This 11-page systematic review by researchers Kathryn Oliver and Paul Cairney reviews over 80 practical resources on how to influence policymaking. The authors included academic, policy, and grey publications that offered advice to academics or policymakers on how to engage better with each other. The paper is useful – and unusual – in presenting almost as many questions and challenges as recommendations on how to go about influencing based on the literature. It suggests that engagement is a career choice, not an event.
The paper identifies major inconsistencies across the resources reviewed, for example in what counts as ‘good evidence’, how to best communicate it, what policy engagement is actually for, and how far academics should go to be influential. Despite lots of commentary about the processes and contexts affecting evidence use in policy and practice, the authors point out that there is no common understanding of the concepts of ‘use’ or ‘impact’ and little consensus on the relative importance of different factors on achieving ‘impact’.
They note that the advice in the documents they reviewed might even reinforce existing power dynamics and the under-representation of women, people of colour, and academics who do not fit into the traditional narrow mould. Much of the literature makes unrealistic assumptions, for example that researchers will always be available for engagement activities, and that they can afford both time and travel costs. This creates barriers for many scientists, and results in a low diversity of voices available to influence policy.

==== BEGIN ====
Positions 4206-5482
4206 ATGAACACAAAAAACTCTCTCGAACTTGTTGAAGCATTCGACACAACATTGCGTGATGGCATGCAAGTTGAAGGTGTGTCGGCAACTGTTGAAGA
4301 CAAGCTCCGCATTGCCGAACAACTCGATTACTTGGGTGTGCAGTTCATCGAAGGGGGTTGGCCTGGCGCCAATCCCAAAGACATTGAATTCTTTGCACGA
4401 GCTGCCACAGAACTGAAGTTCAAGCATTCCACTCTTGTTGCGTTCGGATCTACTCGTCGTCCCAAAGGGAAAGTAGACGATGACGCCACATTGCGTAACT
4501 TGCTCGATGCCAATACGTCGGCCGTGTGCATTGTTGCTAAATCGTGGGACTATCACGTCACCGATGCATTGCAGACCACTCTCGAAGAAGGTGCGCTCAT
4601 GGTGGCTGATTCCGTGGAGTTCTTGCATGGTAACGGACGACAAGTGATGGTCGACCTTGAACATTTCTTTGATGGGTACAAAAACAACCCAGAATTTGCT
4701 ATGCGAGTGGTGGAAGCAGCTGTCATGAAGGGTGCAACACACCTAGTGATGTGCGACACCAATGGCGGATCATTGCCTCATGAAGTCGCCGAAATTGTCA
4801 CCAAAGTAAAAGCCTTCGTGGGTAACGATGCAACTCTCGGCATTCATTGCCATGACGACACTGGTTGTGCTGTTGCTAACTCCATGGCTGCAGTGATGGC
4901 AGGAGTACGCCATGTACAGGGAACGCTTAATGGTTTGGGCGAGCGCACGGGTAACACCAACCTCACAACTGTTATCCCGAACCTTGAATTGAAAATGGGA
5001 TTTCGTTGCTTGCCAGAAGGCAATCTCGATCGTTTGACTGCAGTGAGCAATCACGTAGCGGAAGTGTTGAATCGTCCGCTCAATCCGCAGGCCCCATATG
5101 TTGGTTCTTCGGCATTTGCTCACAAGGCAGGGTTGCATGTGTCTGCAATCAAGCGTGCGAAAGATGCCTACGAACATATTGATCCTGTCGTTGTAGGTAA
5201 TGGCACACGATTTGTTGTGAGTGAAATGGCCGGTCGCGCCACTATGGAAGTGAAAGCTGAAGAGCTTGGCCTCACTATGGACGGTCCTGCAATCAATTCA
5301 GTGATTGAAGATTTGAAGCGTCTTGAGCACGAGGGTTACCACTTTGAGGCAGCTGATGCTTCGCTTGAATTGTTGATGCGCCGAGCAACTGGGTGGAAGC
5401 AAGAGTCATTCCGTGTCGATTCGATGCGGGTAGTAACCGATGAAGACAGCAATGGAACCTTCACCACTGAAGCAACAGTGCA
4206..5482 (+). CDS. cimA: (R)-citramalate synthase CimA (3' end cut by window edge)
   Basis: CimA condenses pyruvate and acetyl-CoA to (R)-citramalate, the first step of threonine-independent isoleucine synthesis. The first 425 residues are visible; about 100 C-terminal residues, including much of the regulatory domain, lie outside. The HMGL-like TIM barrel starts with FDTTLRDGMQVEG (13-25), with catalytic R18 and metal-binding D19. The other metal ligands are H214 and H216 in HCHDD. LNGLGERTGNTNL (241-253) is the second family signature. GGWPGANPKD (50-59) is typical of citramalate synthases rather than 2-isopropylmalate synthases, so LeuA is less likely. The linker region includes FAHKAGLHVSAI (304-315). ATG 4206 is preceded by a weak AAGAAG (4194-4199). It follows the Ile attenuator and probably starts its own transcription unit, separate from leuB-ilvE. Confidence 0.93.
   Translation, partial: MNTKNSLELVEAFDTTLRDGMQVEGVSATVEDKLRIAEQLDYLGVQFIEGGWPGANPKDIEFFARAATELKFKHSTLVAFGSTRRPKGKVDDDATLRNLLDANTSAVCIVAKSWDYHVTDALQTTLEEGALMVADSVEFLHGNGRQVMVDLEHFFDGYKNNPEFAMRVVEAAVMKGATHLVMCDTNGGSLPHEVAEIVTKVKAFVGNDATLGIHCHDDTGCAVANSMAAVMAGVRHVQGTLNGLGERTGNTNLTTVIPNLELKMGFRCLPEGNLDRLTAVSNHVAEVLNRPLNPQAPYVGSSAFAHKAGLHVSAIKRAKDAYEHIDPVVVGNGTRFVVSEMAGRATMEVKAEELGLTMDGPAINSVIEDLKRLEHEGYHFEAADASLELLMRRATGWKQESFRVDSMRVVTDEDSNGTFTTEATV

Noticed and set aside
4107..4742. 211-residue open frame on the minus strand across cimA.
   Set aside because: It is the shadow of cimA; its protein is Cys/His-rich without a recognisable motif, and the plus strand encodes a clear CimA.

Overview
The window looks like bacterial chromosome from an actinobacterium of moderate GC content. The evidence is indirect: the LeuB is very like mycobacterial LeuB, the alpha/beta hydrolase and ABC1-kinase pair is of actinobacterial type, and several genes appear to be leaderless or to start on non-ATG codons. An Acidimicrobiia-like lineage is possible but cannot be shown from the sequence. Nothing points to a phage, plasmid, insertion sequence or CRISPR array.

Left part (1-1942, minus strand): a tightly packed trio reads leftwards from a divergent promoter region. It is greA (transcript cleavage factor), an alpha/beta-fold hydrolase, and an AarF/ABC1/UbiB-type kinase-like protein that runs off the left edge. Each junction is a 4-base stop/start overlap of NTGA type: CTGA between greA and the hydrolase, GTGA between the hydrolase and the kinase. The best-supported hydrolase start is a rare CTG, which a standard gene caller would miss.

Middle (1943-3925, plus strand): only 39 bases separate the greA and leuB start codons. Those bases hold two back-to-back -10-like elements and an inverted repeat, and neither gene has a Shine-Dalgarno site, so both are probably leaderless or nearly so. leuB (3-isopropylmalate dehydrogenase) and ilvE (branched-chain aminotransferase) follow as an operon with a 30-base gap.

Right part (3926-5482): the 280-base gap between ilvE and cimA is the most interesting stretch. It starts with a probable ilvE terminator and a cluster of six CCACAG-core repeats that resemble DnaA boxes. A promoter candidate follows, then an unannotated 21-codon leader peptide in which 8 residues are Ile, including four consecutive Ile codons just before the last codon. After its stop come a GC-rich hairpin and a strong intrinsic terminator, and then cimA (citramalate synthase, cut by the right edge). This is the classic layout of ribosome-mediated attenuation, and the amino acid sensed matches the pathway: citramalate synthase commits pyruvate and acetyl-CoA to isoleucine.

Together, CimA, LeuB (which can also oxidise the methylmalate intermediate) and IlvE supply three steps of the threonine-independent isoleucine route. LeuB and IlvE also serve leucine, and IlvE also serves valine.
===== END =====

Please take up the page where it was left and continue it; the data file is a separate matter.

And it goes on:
Despite these limitations, the authors produce eight ‘top tips’ – which they point out are largely common sense:
- Produce high-quality research
- Make it relevant, readable, and overall communicate it well
- Understand policy processes
- Be accessible to policymakers, engage with them routinely and flexibly
- Decide if you want to be an advocate or a neutral broker
- Build networks to gain better access
- Be entrepreneurial
- Reflect on activities and consequences
So, what should you do to more effectively engage in policymaking? Unfortunately, you shouldn’t expect either clear answers or manuals on how to behave. According to Oliver and Cairney, you should instead try to understand the wider debate and choices that might shape your career. While the eight tips could provide you with a general idea of how to approach policy influencing, be mindful of the wider issues, limitations, and dilemmas, and try to find ways to navigate them that work for you.
This article is part of our initiative, R2A Impact Practitioners. To find out more, please click here.